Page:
How to Prevent Saddle Sore: Tips for Heavy Riders
By Joan Bishop Denizot
There are several reasons why cycling can be a good exercise for heavy people. Cycling is not only a fun outdoor activity but it is a low impact exercise that cyclists can do at their own pace without straining their joints. However, like all cyclists, heavy riders can be at risk of suffering from saddle sore.
Saddle sore is a skin disorder usually found in the area of the body such as the inner thighs and the perineal region that are in contact with the bicycle seat. It can be quite uncomfortable and even painful. This has been a common problem among cyclists regardless of weight. However, those who go for long rides and those who are a bit on the heavy side are more prone to experiencing saddle sore. To avoid it, experienced riders share these tips.
Seat height is one factor to consider. When buying your bike, try giving it a test ride to see whether the seat is set properly. A seat that is too high will pull your body further into the saddle as you reach for the pedal. This causes excessive pressure that may lead to saddle sore. A seat that is too low on the other hand, does not allow your legs to support your body and may put too much pressure on your crotch which also increases the risk of having saddle sore.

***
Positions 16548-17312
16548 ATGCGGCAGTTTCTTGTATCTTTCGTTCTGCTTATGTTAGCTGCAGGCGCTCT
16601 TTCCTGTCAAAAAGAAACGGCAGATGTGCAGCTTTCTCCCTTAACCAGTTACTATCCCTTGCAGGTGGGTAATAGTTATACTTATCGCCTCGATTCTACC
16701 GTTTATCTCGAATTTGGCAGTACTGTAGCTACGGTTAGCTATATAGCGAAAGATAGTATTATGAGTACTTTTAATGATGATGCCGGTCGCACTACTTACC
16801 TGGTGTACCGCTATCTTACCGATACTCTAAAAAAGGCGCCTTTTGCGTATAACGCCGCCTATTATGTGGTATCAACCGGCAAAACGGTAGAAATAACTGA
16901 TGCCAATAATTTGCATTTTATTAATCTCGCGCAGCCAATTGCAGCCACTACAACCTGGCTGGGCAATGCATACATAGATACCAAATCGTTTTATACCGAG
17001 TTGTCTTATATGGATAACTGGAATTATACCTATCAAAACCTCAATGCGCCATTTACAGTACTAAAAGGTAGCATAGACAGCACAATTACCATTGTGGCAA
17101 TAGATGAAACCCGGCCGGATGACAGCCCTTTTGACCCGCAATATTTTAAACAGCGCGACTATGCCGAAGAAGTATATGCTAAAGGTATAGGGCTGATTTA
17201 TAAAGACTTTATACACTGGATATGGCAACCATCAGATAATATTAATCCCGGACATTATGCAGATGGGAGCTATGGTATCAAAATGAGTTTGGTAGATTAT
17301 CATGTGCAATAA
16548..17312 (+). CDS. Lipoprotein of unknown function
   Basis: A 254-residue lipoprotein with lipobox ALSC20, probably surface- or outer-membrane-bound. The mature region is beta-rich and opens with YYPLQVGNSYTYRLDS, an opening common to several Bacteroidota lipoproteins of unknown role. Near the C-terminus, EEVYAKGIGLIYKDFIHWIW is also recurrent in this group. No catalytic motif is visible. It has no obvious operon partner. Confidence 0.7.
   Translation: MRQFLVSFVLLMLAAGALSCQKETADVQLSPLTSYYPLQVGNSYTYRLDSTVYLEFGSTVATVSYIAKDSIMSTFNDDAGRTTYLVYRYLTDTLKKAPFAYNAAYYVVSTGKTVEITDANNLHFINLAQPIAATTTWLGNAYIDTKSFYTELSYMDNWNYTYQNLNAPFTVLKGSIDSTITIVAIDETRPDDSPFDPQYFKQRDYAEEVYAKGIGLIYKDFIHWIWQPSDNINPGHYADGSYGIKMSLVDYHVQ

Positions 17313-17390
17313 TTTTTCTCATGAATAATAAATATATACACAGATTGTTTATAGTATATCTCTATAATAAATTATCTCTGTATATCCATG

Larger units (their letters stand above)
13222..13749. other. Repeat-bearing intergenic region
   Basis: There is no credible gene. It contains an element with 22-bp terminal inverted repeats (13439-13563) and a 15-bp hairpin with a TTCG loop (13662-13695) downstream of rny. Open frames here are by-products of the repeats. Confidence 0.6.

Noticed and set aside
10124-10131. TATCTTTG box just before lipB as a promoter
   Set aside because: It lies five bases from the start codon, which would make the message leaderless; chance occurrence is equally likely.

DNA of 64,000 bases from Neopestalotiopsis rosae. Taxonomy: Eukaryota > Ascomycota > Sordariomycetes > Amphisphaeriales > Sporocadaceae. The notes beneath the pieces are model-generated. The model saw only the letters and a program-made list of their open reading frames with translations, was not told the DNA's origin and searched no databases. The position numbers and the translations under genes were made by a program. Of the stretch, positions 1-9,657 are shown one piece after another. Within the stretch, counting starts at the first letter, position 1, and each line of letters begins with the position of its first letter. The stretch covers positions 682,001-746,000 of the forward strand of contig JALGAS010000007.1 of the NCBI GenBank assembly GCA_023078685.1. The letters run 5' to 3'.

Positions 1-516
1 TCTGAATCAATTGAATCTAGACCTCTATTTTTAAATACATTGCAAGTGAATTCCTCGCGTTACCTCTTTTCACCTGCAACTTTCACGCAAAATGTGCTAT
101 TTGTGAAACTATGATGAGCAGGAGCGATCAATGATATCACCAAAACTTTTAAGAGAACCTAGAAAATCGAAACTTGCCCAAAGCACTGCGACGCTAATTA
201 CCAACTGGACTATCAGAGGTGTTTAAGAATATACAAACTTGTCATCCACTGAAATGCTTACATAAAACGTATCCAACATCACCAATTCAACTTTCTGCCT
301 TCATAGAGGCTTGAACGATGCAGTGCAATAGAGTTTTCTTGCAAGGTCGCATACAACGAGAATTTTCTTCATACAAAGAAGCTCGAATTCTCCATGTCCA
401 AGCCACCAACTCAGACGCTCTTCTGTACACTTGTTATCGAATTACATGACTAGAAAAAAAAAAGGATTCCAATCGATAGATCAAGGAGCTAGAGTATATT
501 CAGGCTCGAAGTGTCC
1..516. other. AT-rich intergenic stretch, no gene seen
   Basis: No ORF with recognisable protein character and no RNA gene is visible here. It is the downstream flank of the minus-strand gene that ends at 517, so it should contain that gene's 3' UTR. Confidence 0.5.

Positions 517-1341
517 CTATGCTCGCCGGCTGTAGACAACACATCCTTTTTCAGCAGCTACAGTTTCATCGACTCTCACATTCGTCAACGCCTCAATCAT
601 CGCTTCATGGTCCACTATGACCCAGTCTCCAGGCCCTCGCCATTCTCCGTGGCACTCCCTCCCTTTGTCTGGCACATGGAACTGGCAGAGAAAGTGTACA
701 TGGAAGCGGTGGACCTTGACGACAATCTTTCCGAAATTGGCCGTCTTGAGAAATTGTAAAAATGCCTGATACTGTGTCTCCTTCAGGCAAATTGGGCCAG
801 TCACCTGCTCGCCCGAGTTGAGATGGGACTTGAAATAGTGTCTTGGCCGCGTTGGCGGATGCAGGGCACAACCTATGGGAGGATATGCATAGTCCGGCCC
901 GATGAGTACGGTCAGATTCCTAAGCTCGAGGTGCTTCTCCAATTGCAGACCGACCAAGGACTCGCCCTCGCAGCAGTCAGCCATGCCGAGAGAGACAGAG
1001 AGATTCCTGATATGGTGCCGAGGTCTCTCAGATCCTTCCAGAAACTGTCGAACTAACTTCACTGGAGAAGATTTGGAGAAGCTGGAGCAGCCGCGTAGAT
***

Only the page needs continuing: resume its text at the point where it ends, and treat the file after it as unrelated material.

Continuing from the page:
You can have the seat height adjusted just at the right height where you can actually sit upright and place both feet on the ground for balance. The right seat height can lessen the pressure on your sit bones and crotch area reducing the chances of chaffing.
The width of the saddle can also contribute to experiencing soreness. If the saddle is too wide, you might experience increased pressure in the crotch region which causes chaffing that leads to saddle sore.
While it is essential to wear a good pair of padded cycling shorts, experienced riders warn about wearing thick shorts. These tend to bunch up along the sides of the saddle and hold in sweat. The longer you are in these shorts and with the sweat accumulating in your crotch area, the higher the risk of skin irritation that leads to soreness. It may also cause bacteria build up that leads to infection in the chaffed area. It is recommended that you wear a chamois that does not have a seam in the middle of the shorts to prevent unwanted rubbing. Some riders suggest applying chamois cream but you might want to consult your doctor which would be good for you especially if you have sensitive skin.
If you can manage to stand on the pedals for brief 10 seconds to relieve pressure on your seat, try doing so. This can also help allow blood to circulate along your seat area.
Remember that saddle soreness is common among cycling enthusiasts regardless of weight and length of cycling experience. But it is something that can be prevented so you can enjoy your cycling to fitness and health.
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